Tag Archive for: light shaper

A videotip about using the FlashBender XL Pro (Frank Doorhof edition)

The FlashBender XL Pro is my favorite light shaper

I’ve been using the Rogue FlashBender for many years. And without any doubt, it’s one of the most flexible light shapers.
You can use it as a snoot, bounce card, softbox, and even a striplight with grid.

The FlasBender was designed for speedlights and round strobes. So,  it fits most of the hybrid strobes on the market like Godox, Geekoto, Profoto, Westcott, etc.
Besides all the different ways to use it, the main advantage for me is that there is always room for a FlashBender or two. It folds up very flat so it will mostly just sit on top of my gear in my backpack.

If you also want a FlashBender, or one of the other Rogue products check
Rogueflash.com / Rogueflash.nl

And for the Dutch customers get the Rogue products and the FlashBender XL Pro here.

Because we are the Dutch distributor for Rogue we also have a Dutch version from this video.

That beautiful old glamour light, nothing like it.

I’ve always loved one certain lightsource.

The Fresnel
It’s actually a funny story, one of the first times I demo’ed during a trade show I was actually using a Fresnel as a prop and also several demos as a main light source. And although at that moment in time I was not really yet into the more classical looks I immediately fell in love with the awesome look of the Fresnel.

The look of the Fresnel is really hard to describe (that’s why I use images), but it’s almost immediately recognizable.
Think about almost all the old black and white (and later color) images from the movie stars from the golden era and you immediately know what I mean right… well that era was dominated by the Fresnel look, you found them everywhere in studios. But now a days I hardly see them anymore. Mostly due to price but also I think because people just don’t know the funny looking Fresnel.

I always describe it like a mix between a very hard light source and a nice soft beauty light effect (told you it was unique and hard to describe)
The main thing about the Fresnel is however that it’s not a light source you can use in one way, you can actually zoom the modifier to create a wider or more narrow beam of light, but in some Fresnels you will also get a very nice/nasty spot in the center of the light which can be terrible (just zoom back a little) but if you really want to draw the attention to a model and she/he is sitting still it can work great.

As you probably guessed by now the main thing about the Fresnel is the lens. You probably already have several Fresnels in for example your speedlights, although often in speedlights they are more rectangular, or if you’re an avid nature photographer you might once experimented with a Fresnel lens in front of your speedlight to “throw” the light a lot further and lighting birds or other wild life on distances you normally could never use a strobe. The Fresnel makes it possible due to the unique design of the lens, and the fact (with studio lights) you can zoom the lightsource to create totally different looks depending on how the light hits the Fresnel.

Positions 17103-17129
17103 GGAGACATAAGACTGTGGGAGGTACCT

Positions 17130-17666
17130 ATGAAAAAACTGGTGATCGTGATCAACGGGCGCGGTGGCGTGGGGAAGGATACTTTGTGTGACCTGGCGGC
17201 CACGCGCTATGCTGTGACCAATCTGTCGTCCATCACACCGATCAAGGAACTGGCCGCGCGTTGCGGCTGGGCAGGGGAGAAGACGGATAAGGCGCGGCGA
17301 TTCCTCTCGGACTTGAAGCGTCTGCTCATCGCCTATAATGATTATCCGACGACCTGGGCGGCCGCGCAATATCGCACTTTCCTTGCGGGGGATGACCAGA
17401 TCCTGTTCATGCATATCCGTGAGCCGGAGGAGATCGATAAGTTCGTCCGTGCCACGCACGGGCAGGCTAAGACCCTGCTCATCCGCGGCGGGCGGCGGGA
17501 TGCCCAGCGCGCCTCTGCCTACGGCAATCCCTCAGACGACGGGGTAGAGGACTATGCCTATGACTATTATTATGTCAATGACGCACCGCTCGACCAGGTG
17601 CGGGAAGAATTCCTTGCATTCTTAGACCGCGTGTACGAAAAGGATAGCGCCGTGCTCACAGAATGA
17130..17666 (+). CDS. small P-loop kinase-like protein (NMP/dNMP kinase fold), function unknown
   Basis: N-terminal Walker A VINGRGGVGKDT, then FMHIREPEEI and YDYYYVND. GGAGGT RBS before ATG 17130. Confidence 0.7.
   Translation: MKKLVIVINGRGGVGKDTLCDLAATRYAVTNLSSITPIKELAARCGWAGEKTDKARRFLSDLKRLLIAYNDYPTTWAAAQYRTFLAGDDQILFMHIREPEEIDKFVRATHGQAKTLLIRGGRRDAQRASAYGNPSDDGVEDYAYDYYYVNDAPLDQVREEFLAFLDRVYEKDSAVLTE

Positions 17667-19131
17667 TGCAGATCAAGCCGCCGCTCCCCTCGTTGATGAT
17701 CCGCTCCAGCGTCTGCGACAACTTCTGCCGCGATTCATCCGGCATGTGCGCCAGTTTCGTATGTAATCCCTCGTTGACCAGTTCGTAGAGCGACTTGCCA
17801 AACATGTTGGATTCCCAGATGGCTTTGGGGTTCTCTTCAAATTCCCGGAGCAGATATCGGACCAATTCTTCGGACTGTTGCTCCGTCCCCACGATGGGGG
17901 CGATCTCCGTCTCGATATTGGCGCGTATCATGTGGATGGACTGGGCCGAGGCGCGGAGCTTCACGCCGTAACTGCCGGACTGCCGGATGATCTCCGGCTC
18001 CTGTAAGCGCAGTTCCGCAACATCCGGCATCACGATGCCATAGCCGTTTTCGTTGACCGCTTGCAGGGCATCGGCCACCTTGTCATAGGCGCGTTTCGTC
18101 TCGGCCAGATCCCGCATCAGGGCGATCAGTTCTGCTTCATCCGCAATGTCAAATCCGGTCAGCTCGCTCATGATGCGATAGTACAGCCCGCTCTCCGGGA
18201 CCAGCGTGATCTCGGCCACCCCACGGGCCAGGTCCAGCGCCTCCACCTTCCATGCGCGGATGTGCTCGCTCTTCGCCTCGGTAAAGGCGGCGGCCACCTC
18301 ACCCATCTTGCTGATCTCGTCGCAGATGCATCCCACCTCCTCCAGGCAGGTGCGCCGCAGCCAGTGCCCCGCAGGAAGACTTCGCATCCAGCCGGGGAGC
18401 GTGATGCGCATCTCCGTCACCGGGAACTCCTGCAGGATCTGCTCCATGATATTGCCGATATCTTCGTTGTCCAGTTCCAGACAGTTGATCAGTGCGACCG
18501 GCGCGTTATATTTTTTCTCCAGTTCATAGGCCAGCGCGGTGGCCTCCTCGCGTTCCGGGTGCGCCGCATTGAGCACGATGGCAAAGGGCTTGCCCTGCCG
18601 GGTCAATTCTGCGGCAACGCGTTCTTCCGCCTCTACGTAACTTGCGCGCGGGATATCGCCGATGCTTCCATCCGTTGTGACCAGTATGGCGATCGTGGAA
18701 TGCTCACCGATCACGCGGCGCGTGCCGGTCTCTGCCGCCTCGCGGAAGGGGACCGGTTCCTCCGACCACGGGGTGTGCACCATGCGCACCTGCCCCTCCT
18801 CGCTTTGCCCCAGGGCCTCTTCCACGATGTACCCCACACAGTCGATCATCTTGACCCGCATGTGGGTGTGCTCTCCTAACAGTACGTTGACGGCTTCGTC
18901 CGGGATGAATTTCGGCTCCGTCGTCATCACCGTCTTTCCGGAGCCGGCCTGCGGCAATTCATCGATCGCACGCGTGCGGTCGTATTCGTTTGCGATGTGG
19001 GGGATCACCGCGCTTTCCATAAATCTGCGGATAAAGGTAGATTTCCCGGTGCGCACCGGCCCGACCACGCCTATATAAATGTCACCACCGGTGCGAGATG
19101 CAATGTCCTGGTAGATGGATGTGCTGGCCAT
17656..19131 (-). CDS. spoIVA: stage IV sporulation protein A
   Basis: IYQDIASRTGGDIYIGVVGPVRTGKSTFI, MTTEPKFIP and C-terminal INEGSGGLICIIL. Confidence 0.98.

On the other side of the spectrum (zoom the other way) you get a much wider and beautiful hard/soft quality of light. It does give deep crisp shadows but not with the intense look you can get when using a reflector with grid. It’s a more friendly light source with a bite 😀

Now you might wonder :
“why didn’t you use it more before?”
Very valid question.
The thing a lot of people don’t realise is that 95% of my portfolio is shot during the workshops I teach, events we visit for workshops etc. And when I teach I don’t think it’s very handy to demo setups with modifiers that nobody can afford, yes indeed a Fresnel can be incredibly expensive.

Nanlite Fresnel
Recently I started testing the Geekoto strobes and because these use a Bowens mount I was looking at modifiers and actually found that Nanlite was selling a really nice looking Fresnel for under 150,00 euros which is pretty cheap seeing I bought a theater spot online for 150,00 used and using that one with strobes is far from a working solution, well ok it works but it’s not something you easily setup, using two stands te be able to zoom for example 😀 so the idea of having something that works like a Fresnel for under 150,00 really caught my attention. So we ordered one.

The images you see in this blog post are all done with the Fresnel as main light source and as you can see they have that really nice Hollywood like style light quality.

For portraits like these the Fresnel is a great lightsource.
Add some accent lights for extra depth and you can keep them in color or convert them to Black and White, whatever your taste, the Fresnel will look great.

But it doesn’t stop with portraits.